rmnp-film-festThis years festival runs from July 11th – 14th 2023 in Wasagaming in Riding Mountain National Park.

The Riding Mountain National Park Film Festival is an annual event held in and around Riding Mountain National Park that inspires visitors to create an emotional investment in our natural environment through the power of film and storytelling.

The films that are screened at this film festival will include documentaries about environmentalism, agriculture, adventure, the local food movement and regionally inspired films.

The film festival features digital media camps as well as public screenings of movies in both of these places.

The long term goal for this project is to create a self sustaining tourism event in Riding Mountain National Park that draws people from across the country and the world to celebrate the Park and independent film.

Festival History

The festival was started in 2012 by local Clear Lake Filmmaker Steve Langston after he traveled to destinations like Banff and Gimli for their local film festivals and saw it as a chance to create environmental awareness through films and also add to the local economy in Wasagaming and region.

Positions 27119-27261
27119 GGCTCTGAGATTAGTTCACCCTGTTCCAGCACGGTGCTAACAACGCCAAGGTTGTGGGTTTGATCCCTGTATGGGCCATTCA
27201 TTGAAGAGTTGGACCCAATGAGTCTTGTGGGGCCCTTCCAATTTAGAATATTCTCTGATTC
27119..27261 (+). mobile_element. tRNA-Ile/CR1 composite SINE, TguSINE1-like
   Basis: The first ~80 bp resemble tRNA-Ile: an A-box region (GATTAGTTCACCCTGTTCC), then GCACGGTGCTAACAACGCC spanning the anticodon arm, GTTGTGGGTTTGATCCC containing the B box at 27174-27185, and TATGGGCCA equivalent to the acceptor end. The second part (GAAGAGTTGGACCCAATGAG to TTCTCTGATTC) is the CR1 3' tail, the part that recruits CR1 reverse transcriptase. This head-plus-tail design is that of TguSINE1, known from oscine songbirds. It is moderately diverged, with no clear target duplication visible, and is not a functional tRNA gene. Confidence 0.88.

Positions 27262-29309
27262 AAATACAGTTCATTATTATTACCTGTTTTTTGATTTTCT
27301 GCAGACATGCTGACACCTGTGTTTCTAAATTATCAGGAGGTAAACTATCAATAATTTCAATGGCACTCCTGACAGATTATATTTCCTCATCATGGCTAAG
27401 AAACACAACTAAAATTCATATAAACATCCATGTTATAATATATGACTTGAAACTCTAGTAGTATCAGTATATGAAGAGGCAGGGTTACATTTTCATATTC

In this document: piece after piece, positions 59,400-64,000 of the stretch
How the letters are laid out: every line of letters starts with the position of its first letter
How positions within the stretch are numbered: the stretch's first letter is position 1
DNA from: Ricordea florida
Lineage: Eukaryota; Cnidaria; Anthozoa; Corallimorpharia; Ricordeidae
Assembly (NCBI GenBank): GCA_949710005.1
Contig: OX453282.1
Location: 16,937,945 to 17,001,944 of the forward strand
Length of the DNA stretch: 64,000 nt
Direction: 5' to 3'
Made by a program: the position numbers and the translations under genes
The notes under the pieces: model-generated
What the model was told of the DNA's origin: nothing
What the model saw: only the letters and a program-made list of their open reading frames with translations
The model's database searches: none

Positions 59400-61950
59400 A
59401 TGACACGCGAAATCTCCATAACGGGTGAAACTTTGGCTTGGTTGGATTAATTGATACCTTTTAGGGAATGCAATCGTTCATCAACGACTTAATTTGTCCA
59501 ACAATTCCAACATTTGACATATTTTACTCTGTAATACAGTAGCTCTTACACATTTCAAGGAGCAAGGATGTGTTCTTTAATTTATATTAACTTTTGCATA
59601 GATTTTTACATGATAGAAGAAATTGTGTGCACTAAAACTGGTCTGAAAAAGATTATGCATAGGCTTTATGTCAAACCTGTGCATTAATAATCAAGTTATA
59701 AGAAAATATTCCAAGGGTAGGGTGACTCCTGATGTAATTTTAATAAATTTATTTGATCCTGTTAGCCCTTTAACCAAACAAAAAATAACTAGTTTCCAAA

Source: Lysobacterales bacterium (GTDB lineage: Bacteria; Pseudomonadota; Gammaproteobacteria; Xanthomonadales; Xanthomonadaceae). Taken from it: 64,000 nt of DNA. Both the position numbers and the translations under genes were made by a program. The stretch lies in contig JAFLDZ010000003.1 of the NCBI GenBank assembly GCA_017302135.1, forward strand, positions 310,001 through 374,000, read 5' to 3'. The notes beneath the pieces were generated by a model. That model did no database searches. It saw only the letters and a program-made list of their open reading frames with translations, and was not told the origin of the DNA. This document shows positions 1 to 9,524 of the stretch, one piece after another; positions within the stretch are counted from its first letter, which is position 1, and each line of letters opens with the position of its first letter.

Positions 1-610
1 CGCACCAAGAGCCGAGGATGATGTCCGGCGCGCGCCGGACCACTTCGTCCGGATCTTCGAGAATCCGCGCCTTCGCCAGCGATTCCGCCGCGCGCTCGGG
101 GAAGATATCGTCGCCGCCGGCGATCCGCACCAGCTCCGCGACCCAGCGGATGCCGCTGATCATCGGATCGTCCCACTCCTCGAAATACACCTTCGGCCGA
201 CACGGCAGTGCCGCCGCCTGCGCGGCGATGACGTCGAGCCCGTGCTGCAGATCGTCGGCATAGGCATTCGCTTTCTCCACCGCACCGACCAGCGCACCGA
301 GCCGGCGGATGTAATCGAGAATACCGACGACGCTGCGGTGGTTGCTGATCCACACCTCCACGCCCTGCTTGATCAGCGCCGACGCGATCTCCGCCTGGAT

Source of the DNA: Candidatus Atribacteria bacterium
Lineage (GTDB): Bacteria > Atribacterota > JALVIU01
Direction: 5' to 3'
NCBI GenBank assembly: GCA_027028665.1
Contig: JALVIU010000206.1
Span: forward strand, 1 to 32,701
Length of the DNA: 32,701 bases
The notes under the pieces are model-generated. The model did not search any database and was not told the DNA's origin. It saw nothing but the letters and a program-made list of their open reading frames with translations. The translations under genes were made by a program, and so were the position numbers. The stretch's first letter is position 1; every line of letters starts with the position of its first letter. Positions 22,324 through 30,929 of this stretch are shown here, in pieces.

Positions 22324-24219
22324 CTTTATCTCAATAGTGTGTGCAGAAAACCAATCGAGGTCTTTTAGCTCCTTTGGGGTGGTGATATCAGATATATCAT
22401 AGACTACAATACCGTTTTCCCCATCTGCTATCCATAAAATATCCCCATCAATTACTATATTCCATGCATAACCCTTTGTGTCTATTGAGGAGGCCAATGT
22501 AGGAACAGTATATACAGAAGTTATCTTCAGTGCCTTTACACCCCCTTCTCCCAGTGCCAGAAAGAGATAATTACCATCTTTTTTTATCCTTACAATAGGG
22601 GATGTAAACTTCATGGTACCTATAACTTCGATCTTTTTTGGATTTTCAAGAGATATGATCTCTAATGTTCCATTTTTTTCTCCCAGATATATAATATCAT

About Riding Mountain National Park:

Riding Mountain National Park sits atop the Manitoba Escarptment in the Southwest Corner of Manitoba.

The park features  2,969 km2 of protected habitat and the forested parkland stands in sharp contrast to the surrounding prairie farmland.

It was designated a National Park because it protects three different ecosystems that converge in the area; grasslands, upland boreal and eastern deciduous forests.

The park is home to wolves, moose, elk, bear and hundreds of bird species, countless insects and a captive bison herd.

It is most easily reached by HWY 10 which passes through the park. The south entrance is at the townsite of Wasagaming, which is the only commercial centre within the park boundaries.

The park was first protected in 1929 and had much of its public infrastructure created during the 1930s by labourers participating in Canada’s great depression relief programs.

At present the park is a stunning example of pristine Canadian Wilderness that is a favourite spot for people across the globe to gather and enjoy nature.